Embracing the Uncertainty

By David Erskine

Dr. Allen asked me to write a fifth blog once again from just ten minutes north of the Golden Gate Bridge in San Francisco. The good news is that California has flattened the curve (for a second time) as I write this mid — October. So far our state has completed 32 weeks with the goal to flatten the curve, support frontline health workers and keep ourselves and our families healthy.

Fear, and more specifically the fear of living with change and uncertainty, can be incredibly challenging to say the least. 2020 has given us the opportunity to look deeply into ourselves and try to find a way forward despite the impacts of COVID-19, wildfires, unhealthy air and what seems to be a sharply divided political landscape. Although Black Lives Matter (BLM) has already helped us with a meaningful and moving response, in many cities, civil unrest has also been a factor

Okay…stop…First, relax your face and smile…Second, inhale a slow calming breath…Third, slowdown your pace in this moment by walking or simply focusing on your your heart rate. You feel better and calmer…right?

Now, back to our regularly scheduled program of uncertainty. The great Roman philosopher Tacitus suggested in 56 AD that we should accept uncertainty, face our fears and embrace change. Why, you may ask? Because uncertainty and change are two things we can count on happening all the time. More importantly, by embracing uncertainty you will feel more alive, more alert and more creative.

BLM was a wake-up call to everyone that until all of us are treated equally and free, none of us is equal nor free. The wildfires are nature saying once again pay attention and stay in the moment.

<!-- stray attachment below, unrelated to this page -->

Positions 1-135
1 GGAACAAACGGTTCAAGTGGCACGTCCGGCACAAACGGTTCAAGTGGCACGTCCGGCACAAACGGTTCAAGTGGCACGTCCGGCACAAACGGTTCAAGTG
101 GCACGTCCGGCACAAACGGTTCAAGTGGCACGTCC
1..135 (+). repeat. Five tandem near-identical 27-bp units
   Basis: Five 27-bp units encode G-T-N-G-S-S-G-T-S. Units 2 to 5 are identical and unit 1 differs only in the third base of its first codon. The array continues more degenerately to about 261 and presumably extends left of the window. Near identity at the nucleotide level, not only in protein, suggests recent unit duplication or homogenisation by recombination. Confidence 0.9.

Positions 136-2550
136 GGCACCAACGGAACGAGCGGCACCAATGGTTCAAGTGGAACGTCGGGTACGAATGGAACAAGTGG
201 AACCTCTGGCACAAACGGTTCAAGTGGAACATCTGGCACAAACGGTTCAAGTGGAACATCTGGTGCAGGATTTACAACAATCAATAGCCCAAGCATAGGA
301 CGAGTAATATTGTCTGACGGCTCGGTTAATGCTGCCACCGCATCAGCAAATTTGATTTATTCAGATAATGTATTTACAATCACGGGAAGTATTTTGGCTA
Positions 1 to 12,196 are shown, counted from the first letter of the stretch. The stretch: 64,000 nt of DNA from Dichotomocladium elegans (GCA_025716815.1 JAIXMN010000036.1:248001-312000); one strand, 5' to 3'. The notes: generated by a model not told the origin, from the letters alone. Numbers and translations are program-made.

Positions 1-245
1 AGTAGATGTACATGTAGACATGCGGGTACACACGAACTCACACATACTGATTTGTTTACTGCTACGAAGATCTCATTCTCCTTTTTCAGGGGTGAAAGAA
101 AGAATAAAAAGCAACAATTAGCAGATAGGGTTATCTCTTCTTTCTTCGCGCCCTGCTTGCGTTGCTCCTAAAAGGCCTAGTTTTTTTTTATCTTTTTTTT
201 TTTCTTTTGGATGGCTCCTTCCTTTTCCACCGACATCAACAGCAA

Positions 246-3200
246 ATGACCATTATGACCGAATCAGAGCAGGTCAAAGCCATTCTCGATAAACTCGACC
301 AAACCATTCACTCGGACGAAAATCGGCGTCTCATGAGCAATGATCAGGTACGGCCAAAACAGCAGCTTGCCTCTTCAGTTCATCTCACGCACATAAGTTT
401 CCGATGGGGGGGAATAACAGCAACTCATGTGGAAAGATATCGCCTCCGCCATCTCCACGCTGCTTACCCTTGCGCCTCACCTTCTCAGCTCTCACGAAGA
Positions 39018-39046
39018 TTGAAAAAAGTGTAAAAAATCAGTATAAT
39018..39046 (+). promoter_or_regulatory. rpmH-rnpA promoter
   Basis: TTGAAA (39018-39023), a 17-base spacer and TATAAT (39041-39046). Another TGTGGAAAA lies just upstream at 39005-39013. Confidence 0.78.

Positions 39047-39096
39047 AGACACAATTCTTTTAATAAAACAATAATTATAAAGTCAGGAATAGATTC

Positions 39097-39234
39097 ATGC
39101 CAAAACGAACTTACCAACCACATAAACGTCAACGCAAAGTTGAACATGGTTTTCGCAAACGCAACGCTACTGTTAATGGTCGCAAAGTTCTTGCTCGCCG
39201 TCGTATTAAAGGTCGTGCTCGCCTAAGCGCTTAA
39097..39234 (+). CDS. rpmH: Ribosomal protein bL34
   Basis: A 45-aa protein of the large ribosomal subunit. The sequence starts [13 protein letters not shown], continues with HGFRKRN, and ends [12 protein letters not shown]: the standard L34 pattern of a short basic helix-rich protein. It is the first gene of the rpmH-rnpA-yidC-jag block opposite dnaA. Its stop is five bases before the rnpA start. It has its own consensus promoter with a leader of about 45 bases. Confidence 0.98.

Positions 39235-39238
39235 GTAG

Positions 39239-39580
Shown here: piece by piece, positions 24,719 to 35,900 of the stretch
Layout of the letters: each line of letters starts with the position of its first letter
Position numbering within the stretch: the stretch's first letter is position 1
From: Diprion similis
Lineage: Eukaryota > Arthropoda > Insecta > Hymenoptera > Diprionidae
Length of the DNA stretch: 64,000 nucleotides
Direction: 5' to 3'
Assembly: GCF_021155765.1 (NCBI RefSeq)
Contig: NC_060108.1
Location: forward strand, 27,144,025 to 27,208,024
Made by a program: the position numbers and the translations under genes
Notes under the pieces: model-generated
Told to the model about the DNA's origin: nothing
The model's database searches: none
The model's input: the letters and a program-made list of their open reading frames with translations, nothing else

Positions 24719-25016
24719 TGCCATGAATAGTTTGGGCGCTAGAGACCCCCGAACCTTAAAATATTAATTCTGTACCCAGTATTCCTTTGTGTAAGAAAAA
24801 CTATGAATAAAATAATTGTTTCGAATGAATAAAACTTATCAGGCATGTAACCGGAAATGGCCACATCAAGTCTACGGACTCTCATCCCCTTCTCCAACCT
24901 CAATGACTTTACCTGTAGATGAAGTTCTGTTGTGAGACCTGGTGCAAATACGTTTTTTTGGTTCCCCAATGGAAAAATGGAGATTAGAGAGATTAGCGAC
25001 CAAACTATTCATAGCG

Climate change is a global issue and must be addressed together and not as individual states or nations. It is a worldwide team-based initiative because we are all connected — especially to the rain forests in Brazil and elsewhere.

I have some good news, however. The division between us is not as deep as the news on both sides would have us believe. I completed Get Out the Vote calls this past week and called on 20 different days over 9 weeks. I got out of my West Coast “bubble” and found good and decent people all over the country. We may not have always agreed, but we were largely kind and decent to each other and respectful. I talked with over 200 voters by the way…a good sample size on which to base my findings.

I have been a professional actor on stage and screen since high school. I love a good movie and whatever happens I will continue to fight for what is right, be authentic and know a glorious sunrise is at our fingertips.

And as always, remember our Heroes on the frontlines will live in our hearts and minds forever. Our collective will to fight systemic racism will grow in our DNA. The question remains what each of us will choose…as for me Count Me In with gratitude and love!

David — World Traveler, Poet, Actor, Taxi-Driver…Blogger

Did you miss David’s last blog? Read Epiphany Central here.

This blog originally appeared on kathleen.allen.net here.

Dr. Allen has written and presented widely on topics related to leadership, human development, and organizational development.